The upshot here especially if you’re a job seeker is if you have a really strong opinion about something and you’ve posted it on Facebook and an employer, a prospective employer rejects you because of that opinion, it’s probably not an opportunity you really wanted anyway, you probably wouldn’t have fit into the office culture there, so you’re not really losing that opportunity. I think what I would tell job seekers is you just don’t want to be the crazy uncle at Thanksgiving dinner, right?

Mac Prichard:

Right.

Ben Forstag:

We all know who I’m talking about here.

Mac Prichard:

Right, we’ve all been to that dinner.

Ben Forstag:

That’s right. Where everyone feels uncomfortable. That exists on both sides of the political spectrum. Again, just practice a little bit of pragmatism, practice a little bit of self-control when you think it’s appropriate, but I don’t think you need to completely censor yourself. Because frankly, when you come across people who have social media accounts that seem completely sanitized and just they’re this perfect professional being with no personality behind them, it’s a little bit disconcerting and it doesn’t feel real.

Jenna Forstrom:

Totally agree with that. Again, I’m like the world’s biggest plug for privacy settings on Facebook and social media. So if you ever have any questions, we have an awesome course called ‘How to Wow and Woo Employers’ and there’s a comment section. If you want to have a conversation about privacy settings, I would love to chat with you on the comment section of our closed group. That’s for free at Mac’s List.

Ben Forstag:

Jenna is eagerly awaiting to have a privacy conversation with someone.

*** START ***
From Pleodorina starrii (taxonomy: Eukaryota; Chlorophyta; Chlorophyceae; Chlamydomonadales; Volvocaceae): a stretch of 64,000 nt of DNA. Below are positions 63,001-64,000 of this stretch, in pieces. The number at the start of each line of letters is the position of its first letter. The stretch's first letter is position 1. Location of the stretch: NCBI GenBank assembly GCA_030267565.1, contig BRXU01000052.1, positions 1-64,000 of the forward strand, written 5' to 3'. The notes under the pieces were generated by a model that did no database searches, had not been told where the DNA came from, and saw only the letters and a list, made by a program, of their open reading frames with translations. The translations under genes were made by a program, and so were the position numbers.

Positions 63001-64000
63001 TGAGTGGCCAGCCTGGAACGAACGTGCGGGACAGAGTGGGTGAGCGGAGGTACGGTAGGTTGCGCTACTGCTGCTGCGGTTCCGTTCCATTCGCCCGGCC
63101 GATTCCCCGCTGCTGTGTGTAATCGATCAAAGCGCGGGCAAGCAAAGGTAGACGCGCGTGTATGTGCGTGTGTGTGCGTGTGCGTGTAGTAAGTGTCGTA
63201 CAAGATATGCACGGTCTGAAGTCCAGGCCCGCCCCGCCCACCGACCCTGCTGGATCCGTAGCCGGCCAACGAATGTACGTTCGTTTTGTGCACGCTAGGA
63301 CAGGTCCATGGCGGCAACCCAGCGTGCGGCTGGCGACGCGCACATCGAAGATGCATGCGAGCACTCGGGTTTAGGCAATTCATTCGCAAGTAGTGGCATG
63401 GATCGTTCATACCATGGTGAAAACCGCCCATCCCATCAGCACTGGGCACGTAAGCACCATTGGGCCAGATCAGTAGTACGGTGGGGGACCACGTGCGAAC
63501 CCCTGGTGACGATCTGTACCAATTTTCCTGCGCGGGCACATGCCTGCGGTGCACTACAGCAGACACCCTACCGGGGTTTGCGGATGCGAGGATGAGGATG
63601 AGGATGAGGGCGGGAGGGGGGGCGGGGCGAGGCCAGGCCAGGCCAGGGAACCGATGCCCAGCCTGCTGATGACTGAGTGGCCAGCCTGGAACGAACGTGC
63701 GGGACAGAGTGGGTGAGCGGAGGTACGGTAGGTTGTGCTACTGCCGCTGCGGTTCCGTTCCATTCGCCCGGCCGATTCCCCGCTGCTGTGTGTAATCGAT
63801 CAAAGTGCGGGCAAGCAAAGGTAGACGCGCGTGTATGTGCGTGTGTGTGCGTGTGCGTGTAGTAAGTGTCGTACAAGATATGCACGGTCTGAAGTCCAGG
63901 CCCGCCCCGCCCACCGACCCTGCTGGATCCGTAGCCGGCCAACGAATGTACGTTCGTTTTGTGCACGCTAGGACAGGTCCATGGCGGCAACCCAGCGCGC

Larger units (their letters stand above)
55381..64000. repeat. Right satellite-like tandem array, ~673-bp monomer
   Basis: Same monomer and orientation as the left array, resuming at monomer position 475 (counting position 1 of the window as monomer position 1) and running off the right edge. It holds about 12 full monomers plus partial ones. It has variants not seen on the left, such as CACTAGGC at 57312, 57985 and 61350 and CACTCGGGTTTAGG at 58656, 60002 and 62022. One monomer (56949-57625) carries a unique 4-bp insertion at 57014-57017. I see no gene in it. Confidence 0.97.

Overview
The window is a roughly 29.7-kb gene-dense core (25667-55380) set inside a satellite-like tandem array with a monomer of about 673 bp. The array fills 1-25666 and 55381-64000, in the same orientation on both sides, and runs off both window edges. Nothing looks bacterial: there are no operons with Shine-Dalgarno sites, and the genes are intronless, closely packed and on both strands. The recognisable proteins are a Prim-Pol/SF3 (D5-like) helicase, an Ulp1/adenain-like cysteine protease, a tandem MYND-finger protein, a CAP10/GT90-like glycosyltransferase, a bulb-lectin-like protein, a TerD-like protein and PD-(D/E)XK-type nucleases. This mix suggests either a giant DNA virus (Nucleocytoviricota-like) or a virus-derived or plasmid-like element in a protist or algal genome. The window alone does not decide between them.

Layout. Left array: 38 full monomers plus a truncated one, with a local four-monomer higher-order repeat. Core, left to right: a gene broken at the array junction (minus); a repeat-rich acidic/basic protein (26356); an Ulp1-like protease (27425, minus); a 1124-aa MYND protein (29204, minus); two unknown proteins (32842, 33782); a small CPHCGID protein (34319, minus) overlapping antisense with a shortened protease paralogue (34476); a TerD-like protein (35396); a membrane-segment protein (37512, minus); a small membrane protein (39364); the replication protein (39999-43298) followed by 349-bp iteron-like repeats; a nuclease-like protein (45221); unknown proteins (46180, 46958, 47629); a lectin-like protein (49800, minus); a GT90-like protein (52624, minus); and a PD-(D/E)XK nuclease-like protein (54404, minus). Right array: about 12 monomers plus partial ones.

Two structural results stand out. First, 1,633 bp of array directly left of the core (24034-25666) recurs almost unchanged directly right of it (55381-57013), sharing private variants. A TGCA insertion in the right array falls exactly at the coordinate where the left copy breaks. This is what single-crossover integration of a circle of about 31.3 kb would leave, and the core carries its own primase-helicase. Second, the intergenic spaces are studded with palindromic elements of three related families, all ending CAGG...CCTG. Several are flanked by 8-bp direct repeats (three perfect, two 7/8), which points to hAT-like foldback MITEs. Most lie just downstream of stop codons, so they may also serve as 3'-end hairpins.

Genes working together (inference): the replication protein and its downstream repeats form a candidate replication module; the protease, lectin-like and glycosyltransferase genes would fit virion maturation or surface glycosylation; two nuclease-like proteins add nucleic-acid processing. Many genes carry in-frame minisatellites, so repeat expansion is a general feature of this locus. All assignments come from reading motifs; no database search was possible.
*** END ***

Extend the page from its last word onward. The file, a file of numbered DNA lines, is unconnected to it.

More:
Jenna Forstrom:

I just think it’s really appropriate and people don’t understand, like, how pervasive Facebook is and if you … You can have the best intentions in the world and complete strangers can find your profile and it’s a little freaky when you get into it. It’s very “big brother,” in my head.

Mac Prichard:

Yeah, and we’re recording this before election day. It’s the height of the election season and I had two – speaking of privacy settings, Jenna – two friends from my high school invited me to join a closed group where they post political cartoons and jokes. I enjoy it. They have a certain perspective that I know people at the other end of the spectrum probably wouldn’t enjoy, but it… It’s fun, and I think because the settings are there, you can participate in groups like that.

Ben Forstag:

Okay, so wrapping up. You got to be you, but you have to be a thoughtful version of you.

Mac Prichard:

That sounds good to me Ben.

Jenna Forstrom:

And like, check your language, check your grammar because people are going to see it. You want to be the most intelligent you available.

Ben Forstag:

Thoughtful and intelligent.

Mac Prichard:

It all goes back to advice I got when I was doing my first public information job in Boston in the 1980s when people – the newspaper was the dominant form of communication where we’re told if you don’t want to see it on the front page of the Boston Globe, don’t say it or put it in writing. I think about that when I post online.

Ben Forstag:

Great, thanks guys.

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Mac Prichard
Mac Prichard publishes Mac's List and owns and operates Prichard Communications, a public relations agency that serves non-profits, public agencies, and foundations across the United States. He also blogs regularly about job-hunting.